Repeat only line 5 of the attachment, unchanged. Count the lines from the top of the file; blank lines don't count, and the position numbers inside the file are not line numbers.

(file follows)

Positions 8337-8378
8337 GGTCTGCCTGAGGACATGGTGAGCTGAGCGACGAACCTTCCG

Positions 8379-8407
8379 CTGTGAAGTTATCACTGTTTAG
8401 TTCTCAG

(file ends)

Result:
8401 TTCTCAG